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Observations of nitrogen and oxygen isotopes in the low energy cosmic rays


Vidor, Solomon Benjamin (1975) Observations of nitrogen and oxygen isotopes in the low energy cosmic rays. Dissertation (Ph.D.), California Institute of Technology. doi:10.7907/Y2TW-4412.


The isotopic composition of the enhanced low energy nitrogen and oxygen cosmic rays can provide information regarding the source of these particles. Using the Caltech Electron/Isotope Spectrometer aboard the IMP-7 satellite, a measurement of this isotopic composition was made. To determine the isotope response of the instrument, a calibration was performed, and it was determined that the standard range-energy tables were inadequate to calculate the isotope response. From the calibration, corrections to the standard range-energy tables were obtained which can be used to calculate the isotope response of this and similar instruments.

The low energy nitrogen and oxygen cosmic rays were determined to be primarily ^(14)N and ^(16)O. Upper limits were obtained for the abundances of the other stable nitrogen and oxygen isotopes. To the 84% confidence level the isotopic abundances are: ^(15)N/N ≤ 0.26 (5.6- 12.7 MeV/nucleon), ^(17)0/0 ≤ 0.13 (7.0- 11.8 MeV/nucleon), (18)0/0 ≤ 0.12 (7.0 - 11.2 MeV/nucleon). The nitrogen composition differs from higher energy measurements which indicate that ^(15)N, which is thought to be secondary, is the dominant isotope. This implies that the low energy enhanced cosmic rays are not part of the same population as the higher energy cosmic rays and that they have not passed through enough material to produce a large fraction of ^(15)N. The isotopic composition of the low energy enhanced nitrogen and oxygen is consistent with the local acceleration theory of Fisk, Kozlovsky, and Ramaty, in which interstellar material is accelerated to several MeV/nucleon. If, on the other hand, the low energy nitrogen and oxygen result from nucleosynthesis in a galactic source, then the nucleosynthesis processes which produce an enhancement of nitrogen and oxygen and a depletion of carbon are restricted to producing predominantly ^(14)N and ^(16)O.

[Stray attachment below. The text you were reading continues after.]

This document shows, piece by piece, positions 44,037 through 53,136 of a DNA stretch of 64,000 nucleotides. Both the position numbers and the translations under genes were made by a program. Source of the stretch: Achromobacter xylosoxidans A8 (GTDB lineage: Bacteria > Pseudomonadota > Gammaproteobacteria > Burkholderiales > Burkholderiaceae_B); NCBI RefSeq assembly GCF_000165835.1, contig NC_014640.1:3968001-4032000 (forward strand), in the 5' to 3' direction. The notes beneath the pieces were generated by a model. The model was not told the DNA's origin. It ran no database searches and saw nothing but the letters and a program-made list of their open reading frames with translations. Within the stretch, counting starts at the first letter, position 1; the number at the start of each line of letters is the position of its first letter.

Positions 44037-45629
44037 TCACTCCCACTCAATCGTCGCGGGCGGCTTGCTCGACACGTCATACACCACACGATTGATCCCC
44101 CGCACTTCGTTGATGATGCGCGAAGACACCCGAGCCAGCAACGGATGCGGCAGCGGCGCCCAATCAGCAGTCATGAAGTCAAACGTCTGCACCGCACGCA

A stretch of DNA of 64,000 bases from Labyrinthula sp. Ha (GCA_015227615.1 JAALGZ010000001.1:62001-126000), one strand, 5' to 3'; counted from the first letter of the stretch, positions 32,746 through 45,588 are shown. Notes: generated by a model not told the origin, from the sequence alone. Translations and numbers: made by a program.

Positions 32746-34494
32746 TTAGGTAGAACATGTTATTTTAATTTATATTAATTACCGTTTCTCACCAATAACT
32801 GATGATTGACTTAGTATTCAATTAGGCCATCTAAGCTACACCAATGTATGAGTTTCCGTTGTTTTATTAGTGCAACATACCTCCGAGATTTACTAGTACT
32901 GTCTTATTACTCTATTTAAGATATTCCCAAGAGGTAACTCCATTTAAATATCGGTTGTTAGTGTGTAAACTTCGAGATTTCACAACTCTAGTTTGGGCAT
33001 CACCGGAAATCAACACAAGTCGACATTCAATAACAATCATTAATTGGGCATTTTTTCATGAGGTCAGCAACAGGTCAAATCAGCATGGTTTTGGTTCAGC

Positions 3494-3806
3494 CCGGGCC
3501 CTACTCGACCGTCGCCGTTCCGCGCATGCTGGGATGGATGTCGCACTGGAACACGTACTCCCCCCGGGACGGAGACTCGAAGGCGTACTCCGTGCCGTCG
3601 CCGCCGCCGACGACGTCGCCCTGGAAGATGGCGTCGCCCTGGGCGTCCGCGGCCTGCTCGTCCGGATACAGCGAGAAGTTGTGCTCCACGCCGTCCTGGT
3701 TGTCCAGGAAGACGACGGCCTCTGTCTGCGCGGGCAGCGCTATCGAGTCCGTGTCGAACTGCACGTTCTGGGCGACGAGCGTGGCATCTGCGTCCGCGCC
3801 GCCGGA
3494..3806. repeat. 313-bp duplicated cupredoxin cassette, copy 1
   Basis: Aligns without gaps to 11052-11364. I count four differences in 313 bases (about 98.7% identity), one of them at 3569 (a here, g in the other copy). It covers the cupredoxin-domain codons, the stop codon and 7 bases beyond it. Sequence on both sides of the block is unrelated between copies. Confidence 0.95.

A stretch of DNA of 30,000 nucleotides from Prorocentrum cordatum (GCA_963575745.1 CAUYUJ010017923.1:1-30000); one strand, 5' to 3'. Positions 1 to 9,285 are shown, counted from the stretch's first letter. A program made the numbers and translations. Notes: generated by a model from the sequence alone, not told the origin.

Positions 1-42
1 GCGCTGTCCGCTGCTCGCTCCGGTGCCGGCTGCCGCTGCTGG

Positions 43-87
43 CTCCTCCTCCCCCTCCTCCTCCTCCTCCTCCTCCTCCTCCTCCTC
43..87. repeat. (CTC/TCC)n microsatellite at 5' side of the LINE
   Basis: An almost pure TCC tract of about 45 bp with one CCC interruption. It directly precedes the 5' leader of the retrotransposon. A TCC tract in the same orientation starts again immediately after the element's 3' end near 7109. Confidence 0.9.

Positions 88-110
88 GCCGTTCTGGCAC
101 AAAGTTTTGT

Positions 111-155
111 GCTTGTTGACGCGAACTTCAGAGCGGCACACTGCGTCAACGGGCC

Item Type:Thesis (Dissertation (Ph.D.))
Subject Keywords:Physics
Degree Grantor:California Institute of Technology
Division:Physics, Mathematics and Astronomy
Major Option:Physics
Thesis Availability:Public (worldwide access)
Research Advisor(s):
  • Stone, Edward C.
Group:Space Radiation Laboratory
Thesis Committee:
  • Unknown, Unknown
Defense Date:29 May 1975
Record Number:CaltechTHESIS:10092014-085716916
Persistent URL:
Default Usage Policy:No commercial reproduction, distribution, display or performance rights in this work are provided.
ID Code:8680
Deposited On:09 Oct 2014 16:18
Last Modified:24 Jun 2024 20:32

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